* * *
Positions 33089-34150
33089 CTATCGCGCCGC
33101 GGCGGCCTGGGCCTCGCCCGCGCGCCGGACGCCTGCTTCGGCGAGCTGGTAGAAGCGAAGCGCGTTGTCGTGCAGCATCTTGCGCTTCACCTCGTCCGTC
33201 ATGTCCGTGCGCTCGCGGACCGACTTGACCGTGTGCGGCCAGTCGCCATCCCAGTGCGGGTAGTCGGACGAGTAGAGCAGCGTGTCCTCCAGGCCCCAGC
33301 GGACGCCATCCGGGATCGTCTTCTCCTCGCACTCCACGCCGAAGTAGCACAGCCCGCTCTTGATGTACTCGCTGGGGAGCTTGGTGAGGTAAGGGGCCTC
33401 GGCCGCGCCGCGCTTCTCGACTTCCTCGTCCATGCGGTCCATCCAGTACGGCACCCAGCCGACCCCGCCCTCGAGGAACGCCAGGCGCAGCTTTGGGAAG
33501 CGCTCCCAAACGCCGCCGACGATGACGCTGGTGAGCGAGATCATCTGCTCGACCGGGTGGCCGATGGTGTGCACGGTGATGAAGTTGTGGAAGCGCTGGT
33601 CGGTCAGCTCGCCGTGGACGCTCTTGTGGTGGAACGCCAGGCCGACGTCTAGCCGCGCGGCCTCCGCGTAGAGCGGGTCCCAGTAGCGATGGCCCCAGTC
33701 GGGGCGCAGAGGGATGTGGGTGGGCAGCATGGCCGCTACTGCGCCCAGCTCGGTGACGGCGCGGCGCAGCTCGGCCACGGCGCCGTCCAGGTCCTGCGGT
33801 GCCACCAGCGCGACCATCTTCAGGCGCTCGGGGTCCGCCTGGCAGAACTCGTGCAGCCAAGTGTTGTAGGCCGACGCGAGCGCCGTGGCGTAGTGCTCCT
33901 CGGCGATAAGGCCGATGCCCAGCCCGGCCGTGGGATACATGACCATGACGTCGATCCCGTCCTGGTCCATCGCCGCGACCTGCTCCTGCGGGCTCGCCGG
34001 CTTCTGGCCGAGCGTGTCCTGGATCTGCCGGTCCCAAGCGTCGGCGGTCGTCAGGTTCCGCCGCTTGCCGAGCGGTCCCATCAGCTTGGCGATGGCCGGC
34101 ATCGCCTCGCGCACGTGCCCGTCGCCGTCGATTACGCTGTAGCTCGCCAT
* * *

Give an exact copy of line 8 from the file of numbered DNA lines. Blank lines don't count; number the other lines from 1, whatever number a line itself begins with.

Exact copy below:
33601 CGGTCAGCTCGCCGTGGACGCTCTTGTGGTGGAACGCCAGGCCGACGTCTAGCCGCGCGGCCTCCGCGTAGAGCGGGTCCCAGTAGCGATGGCCCCAGTC